LSL46 Cheniston Gdns 26 Jun  1906

A different set of steps, and (I think) a different woman but she looks to me as though she is responding to a request from Sambourne to hold that pose for a moment.

There is probably a great deal to be said about the interest shown in maids by gentlemen of Sambourne’s age and class but in the absence of firm evidence we can probably acquit him of improper thoughts. As has also been discussed on the blog and in comments, the concept of privacy with regard to photographs taken in the street was underdeveloped in Sambourne’s time. It’s probably true that as an upper middle class man he thought that his right to pursue his art outweighed any violation of his subjects’ privacy. (Some photographers still believe that today.)

To complete a trio of servants here is a maid taking a break, no doubt well deserved:

LSL47 Cromwell Road 26 Jun 1906

The next subject is someone much closer to Sambourne’s own class, a distinctly middle class married woman.

LSL60 Cromwell Road 15 May 1907

In May 1907 she is escorting her two sons along a tree-lined Cromwell Road with just a few horse drawn vehicles in the background. Cromwell Road looks more like a prosperous wide street of upmarket houses as it was originally intended than the major transport artery of today.

LSL19 Kensington 26 Jun 1906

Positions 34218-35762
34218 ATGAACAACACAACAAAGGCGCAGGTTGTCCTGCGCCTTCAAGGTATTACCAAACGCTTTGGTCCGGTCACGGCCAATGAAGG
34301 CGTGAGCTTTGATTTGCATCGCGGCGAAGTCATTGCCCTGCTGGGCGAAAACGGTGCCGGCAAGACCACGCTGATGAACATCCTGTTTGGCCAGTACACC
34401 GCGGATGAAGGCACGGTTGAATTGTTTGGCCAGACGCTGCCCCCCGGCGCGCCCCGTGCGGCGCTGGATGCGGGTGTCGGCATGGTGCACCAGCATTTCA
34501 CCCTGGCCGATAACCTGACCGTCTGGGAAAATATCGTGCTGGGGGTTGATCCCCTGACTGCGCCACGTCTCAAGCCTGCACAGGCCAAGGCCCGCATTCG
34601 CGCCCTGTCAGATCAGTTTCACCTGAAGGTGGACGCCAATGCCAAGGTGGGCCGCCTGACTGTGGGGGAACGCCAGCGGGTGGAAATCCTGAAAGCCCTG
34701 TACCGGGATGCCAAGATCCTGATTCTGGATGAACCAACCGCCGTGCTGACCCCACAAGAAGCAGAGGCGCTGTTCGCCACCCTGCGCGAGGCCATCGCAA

This is one of those pictures where the woman is looking right at the photographer as though she knows what he is doing.

LSL20 Kensington 26 Jun 1906

I think this may be a picture of the same woman from behind. They were both taken on the same day in the same place so that may be a reasonable assumption.

Perhaps you recognize this woman:

LSL04a  21 Jul 1905 720

I think it’s the same woman who featured in the first Sambourne post photographed in Earls Court Road in 1905. (I’ve looked back and forth comparing details of dress and features. I know that some of my readers are very eagle eyed so I won’t commit myself absolutely.) It’s a slightly less flattering image but that is a feature of candid photography. Everyone has seen poor pictures of people who normally look good in photographs. I would say she had been caught by the flash but I’m not sure if Sambourne’s camera had one. Actually the detail I like is the dog sniffing something out in the background so I hope she would forgive me for showing her not quite at her best.

This picture is another example of the big hat, still a common fashion item at the time:

LSL48 Church St 2 Aug 1906

This view is of Kensington Church Street, with some horse drawn buses in the background.

Another family group, from the front and the side:

LSL62 St Albans Road May 1907

LSL61 St Albans Road 10 May 1907

This was in St Albans Road, well off the main streets of Kensington and well out of Sambourne’s main patch.

Another of his pictures from the rear:

LSL21 Kensington 27 Jun 1906

Finally, I’ve been saving one of Sambourne’s best pictures till last. This picture is simply captioned Kensington. It looks a little like one of the streets running off Notting Hill Gate but really it could be any number of streets.

LSL24 Kensington 3 Jul 1906

Sambourne captures a young woman of the early twentieth century walking confidently forward looking straight into the eye of the camera. Forget the photographer. She is looking out at us.


Just as this time last year I’m about to start a month of posts related to this year’s CityRead campaign. The book is A week in December by Sebastian Faulks. The posts will all be transport related and the first will be A tale of two tube stations.

One of the many bloggers who wrote about Sambourne after my first post coined the phrase Edwardian Sartorialist to describe him. I can’t remember which one, but my thanks to her/him.